This feature was introduced into Cisco IOS Release 12.3(4), the Archive command enables the administrator to configure snapshots of the configuration files. The configuration is straightforward.
Enter configuration commands, one per line. End with Ctrl+Z.
R1(config)#archive R1(config-archive)#path tftp://172.16.1.10/ R1(config-archive)#exit R1(config)#exit
In this case we entered into the global configuration mode and use the “path” command; this set the path to an external server, in this case a TFTP with the 172.16.1.10 IP address. These are the necessary commands in order to configure a basic Archive. To test our configuration we could execute the “archive config” privilege mode command.
If the TFTP is operational, it should produce the following output.
R1#archive config !!
Now we can go to the TFTP directory in order to validate if the configuration was successfully sent.
And we see how the configuration file is stored as "-1", this is because, by default, the Archive feature saves the configuration in increments of one. We can see this if we perform another manual configuration, save and execute the "show archive" command.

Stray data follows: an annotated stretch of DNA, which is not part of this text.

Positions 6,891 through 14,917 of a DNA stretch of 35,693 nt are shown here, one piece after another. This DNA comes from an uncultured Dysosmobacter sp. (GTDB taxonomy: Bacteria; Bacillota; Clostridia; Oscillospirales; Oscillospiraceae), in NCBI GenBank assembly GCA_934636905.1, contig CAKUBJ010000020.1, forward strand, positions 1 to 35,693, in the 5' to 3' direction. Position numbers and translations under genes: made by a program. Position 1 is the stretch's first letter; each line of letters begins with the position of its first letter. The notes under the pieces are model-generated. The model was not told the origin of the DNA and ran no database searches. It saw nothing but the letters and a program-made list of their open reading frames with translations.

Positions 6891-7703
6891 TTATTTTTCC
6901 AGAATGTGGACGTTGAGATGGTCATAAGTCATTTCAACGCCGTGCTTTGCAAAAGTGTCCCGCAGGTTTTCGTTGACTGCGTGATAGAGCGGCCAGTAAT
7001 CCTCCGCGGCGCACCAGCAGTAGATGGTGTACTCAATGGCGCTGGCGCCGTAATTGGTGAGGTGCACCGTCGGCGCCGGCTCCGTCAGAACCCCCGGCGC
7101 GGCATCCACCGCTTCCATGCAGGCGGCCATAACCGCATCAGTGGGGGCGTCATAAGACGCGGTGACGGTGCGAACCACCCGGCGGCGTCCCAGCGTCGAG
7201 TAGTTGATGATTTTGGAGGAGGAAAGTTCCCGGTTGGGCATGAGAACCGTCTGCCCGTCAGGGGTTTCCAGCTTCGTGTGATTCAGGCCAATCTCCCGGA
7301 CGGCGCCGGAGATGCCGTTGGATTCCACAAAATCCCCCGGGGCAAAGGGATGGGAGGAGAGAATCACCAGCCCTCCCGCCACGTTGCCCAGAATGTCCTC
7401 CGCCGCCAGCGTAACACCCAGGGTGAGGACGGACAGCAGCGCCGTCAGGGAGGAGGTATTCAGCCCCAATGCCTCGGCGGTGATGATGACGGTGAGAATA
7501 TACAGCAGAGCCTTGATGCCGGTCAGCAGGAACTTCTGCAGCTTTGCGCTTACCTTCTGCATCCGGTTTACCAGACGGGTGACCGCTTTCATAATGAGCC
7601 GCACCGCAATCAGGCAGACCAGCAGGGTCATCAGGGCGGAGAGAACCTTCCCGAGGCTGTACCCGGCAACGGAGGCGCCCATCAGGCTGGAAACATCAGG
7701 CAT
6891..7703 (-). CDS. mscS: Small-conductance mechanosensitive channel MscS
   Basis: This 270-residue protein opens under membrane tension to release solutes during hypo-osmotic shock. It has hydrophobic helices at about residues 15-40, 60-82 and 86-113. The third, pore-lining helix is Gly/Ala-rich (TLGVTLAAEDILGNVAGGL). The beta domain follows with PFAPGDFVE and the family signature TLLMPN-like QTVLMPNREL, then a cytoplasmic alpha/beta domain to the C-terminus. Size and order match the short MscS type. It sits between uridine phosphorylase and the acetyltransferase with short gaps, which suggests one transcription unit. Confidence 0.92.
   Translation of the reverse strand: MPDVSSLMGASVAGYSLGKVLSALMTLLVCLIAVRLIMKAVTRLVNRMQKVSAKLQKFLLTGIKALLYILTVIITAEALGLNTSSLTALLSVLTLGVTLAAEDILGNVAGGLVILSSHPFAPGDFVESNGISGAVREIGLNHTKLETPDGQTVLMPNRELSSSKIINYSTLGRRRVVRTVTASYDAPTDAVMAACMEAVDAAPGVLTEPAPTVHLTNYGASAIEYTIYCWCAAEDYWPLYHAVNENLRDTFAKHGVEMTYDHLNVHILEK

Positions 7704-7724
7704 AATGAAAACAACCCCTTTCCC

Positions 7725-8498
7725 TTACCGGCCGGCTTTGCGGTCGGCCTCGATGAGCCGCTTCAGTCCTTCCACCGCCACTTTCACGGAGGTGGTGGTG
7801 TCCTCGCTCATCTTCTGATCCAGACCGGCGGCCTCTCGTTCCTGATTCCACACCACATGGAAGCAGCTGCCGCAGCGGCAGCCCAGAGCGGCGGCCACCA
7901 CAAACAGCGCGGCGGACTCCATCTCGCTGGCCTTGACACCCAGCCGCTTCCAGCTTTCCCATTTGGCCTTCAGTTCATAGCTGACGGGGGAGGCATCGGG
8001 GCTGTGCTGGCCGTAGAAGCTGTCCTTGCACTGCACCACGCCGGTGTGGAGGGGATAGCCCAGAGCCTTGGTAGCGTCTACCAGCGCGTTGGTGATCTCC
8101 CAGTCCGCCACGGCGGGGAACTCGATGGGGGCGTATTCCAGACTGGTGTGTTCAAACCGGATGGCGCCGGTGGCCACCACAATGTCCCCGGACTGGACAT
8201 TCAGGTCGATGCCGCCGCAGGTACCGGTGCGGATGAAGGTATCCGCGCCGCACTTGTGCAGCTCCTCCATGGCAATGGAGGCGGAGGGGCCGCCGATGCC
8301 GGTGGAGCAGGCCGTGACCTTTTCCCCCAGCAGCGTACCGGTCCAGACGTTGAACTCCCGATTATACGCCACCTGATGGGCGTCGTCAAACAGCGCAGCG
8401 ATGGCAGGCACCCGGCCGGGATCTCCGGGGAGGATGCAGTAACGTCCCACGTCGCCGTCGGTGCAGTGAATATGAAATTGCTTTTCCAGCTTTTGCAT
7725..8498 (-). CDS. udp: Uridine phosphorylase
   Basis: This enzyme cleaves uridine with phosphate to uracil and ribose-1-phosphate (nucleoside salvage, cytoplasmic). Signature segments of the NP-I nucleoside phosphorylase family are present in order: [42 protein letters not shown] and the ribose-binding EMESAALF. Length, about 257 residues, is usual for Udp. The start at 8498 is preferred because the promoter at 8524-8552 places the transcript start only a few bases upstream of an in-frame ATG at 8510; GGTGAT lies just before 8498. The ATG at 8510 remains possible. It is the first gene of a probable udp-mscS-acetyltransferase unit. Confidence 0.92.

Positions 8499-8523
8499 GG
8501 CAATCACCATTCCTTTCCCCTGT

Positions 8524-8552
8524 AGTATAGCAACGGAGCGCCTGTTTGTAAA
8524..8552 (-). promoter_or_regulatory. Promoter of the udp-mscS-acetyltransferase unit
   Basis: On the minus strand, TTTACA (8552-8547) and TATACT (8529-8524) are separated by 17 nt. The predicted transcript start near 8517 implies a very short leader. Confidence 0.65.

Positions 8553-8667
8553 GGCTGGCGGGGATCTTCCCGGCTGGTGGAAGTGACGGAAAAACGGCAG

The next archive file will be named
Archive # Name
0 1 tftp://172.16.1.10/-1 2 tftp://172.16.1.10/-2 <- Most Recent 3 4 5 6 7 8 9 10 11 12 13 14
We see that in the history of the router, the archive tells us that configuration was sent to the TFTP with the name "-2" and is the most recent. In this output you can note that Archive can only maintain a maximum registry of 15 configuration files inside the router.